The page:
The main challenger in Democratic Republic of Congo’s election declared himself president on Friday and poured scorn on provisional official results handing victory to Congolese President Joseph Kabila.
Clashes broke out between tire-burning protesters and security forces in the mostly pro-opposition capital, Kinshasa, as fears mounted that a post-election dispute could reignite conflict in the war-scarred central African state.
Congolese electoral commission chief Daniel Ngoy Mulunda announced on Friday that Kabila won about 49 percent of the votes to rival, Congolese Prime Minister Etienne Tshisekedi’s roughly 32 percent, results an observer group later said appeared suspicious.
In Washington, the administration of US President Barack Obama called on Congolese -authorities to complete the election process “with maximum openness and transparency.”
US Department of State spokeswoman Victoria Nuland also said the Kinshasa government “remains responsible for providing security for the people of the Congo” and that anyone involved in violence “must be held accountable.”
Mulunda called for calm.
“[The results] are no reason to whip up the population against the established order to contest the results, or to settle scores,” he told officials and diplomats gathered to hear the results.
Tshisekedi said he rejected Kabila’s victory and considered himself the newly elected leader of Congo.
“I consider these results a real provocation of the Congolese people,” he said in an interview on Radio France International (RFI) radio. “As a consequence, I consider myself, from today, the elected president of the Democratic Republic of Congo.”
Opposition supporters burned tires in parts of Kinshasa, a sprawling city of 10 million, and chanted Tshisekedi’s campaign slogan, “The people first.” A UN source said there had been clashes with security forces and reports of shooting.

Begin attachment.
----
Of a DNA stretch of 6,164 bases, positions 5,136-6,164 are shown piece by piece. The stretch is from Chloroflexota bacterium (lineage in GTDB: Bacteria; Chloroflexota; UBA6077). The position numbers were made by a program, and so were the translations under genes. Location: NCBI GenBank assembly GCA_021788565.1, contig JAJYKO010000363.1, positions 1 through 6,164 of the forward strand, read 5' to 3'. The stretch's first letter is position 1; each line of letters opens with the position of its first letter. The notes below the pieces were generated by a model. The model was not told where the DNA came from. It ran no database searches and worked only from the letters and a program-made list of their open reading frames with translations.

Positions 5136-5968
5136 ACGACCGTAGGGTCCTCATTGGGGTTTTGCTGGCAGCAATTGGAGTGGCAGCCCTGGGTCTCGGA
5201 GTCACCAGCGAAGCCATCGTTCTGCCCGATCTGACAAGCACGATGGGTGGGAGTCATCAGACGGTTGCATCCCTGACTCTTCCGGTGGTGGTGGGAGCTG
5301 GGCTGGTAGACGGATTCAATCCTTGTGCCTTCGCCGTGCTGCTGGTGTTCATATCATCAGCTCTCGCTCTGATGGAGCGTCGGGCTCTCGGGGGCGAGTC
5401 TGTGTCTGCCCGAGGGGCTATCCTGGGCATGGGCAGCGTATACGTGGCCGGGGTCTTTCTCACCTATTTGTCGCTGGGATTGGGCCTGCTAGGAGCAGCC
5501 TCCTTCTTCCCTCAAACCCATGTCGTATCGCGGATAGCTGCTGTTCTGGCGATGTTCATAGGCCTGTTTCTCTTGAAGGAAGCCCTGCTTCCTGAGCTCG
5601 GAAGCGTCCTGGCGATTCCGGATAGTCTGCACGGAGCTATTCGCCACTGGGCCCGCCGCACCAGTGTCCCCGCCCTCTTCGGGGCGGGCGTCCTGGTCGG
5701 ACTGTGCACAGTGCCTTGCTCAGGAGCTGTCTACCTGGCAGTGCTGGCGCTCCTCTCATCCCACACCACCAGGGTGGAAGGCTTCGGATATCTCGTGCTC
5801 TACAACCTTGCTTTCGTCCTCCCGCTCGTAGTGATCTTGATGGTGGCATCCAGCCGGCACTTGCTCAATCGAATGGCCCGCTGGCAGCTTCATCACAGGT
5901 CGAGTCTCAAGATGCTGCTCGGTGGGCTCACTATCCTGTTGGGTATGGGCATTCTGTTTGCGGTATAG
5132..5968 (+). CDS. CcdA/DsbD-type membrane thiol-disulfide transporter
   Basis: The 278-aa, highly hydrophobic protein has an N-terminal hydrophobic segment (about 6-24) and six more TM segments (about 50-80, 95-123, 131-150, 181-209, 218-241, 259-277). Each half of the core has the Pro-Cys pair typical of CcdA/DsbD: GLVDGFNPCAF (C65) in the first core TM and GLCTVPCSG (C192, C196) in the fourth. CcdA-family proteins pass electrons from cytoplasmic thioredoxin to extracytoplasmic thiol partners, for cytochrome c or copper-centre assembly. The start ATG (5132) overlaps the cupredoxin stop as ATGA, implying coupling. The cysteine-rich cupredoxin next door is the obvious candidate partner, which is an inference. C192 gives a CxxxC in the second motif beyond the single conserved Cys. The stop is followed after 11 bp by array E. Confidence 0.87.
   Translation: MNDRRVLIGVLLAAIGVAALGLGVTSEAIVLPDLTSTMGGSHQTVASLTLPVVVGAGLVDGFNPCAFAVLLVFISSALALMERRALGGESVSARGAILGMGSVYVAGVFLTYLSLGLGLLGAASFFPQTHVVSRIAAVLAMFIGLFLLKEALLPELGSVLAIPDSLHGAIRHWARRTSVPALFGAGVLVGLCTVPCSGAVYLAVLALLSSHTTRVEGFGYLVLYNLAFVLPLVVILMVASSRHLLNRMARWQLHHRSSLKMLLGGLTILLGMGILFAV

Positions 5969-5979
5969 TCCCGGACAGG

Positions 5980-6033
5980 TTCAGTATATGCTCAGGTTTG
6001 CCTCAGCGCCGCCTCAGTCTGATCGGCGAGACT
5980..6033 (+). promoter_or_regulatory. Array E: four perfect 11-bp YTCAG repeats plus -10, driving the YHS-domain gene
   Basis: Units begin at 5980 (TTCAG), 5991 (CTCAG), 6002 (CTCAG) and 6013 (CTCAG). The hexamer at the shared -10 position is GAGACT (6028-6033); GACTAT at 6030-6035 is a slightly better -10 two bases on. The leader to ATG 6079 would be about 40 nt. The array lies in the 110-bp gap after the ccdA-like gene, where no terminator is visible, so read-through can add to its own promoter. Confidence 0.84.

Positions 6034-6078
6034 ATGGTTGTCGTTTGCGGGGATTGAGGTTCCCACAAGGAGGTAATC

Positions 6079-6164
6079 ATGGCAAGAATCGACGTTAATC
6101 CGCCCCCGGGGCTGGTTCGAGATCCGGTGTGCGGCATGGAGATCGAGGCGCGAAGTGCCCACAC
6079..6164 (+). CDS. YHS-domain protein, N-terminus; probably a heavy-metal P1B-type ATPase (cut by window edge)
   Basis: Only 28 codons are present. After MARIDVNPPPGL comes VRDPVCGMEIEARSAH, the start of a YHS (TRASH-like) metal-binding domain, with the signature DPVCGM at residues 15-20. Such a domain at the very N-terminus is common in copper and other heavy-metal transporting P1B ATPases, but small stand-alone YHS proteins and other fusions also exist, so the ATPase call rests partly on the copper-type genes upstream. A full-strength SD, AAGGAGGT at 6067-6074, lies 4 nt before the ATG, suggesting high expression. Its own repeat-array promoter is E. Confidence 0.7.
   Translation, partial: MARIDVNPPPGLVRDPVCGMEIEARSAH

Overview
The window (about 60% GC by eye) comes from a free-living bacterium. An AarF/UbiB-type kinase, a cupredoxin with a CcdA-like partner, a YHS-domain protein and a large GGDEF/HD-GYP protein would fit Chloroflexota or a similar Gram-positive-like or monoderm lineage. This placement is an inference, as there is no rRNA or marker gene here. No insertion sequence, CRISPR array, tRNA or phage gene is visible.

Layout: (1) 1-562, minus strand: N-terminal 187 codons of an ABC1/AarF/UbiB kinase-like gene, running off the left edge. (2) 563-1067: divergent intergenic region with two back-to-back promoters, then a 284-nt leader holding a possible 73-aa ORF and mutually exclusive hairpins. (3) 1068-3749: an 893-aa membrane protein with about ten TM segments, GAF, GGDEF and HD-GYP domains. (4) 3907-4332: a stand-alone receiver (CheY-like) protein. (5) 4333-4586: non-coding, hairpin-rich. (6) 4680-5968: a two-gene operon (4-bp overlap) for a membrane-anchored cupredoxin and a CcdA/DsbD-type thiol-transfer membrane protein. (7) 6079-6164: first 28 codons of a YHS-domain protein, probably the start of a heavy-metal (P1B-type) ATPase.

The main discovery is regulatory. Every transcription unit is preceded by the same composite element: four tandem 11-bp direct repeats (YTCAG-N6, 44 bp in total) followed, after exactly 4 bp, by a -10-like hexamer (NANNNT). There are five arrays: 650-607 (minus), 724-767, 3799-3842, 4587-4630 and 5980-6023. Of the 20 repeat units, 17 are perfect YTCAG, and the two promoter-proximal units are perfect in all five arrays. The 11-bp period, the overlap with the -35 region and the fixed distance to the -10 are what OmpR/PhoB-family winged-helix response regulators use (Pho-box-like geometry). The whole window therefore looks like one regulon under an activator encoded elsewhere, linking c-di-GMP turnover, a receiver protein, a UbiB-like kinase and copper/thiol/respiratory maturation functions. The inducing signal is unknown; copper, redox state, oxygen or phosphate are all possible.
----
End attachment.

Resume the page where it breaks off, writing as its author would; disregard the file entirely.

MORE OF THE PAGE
At least 18 people have been killed in election-related violence, according to US-based Human Rights Watch, as opposition protesters took to the streets alleging the government was attempting to rig the vote.
The Nov. 28 poll was Congo’s first locally organized presidential contest since a war that killed more than 5 million, and was meant to move the country toward stability and encourage investment after years of conflict and turmoil.
Congolese Communications Minister Lambert Mende said Tshisekedi’s self-declaration as president was “nonsense and illegal” and warned that it could spark violence.
“We are calling for Mr Thshisekedi to come back to legality and not to threaten the peace of the country just because the people didn’t choose him,” he said by telephone.
UN Secretary-General Ban Ki-moon urged Congolese on Friday to avoid violence over the results.
The announcement of the result had been delayed twice earlier in the week because of logistical problems and as donor nations urged more transparency, stretching the nerves of residents both eager for and worried about the outcome.
An international observer said workers were analyzing results posted on the election commission Web site, but that they had already spotted a number of irregularities, notably in Katanga, where Kabila scored particularly well.
In some districts of Katanga, voter turnout was pegged at nearly 100 percent with all or nearly all of the votes going to Kabila, according to the Web site.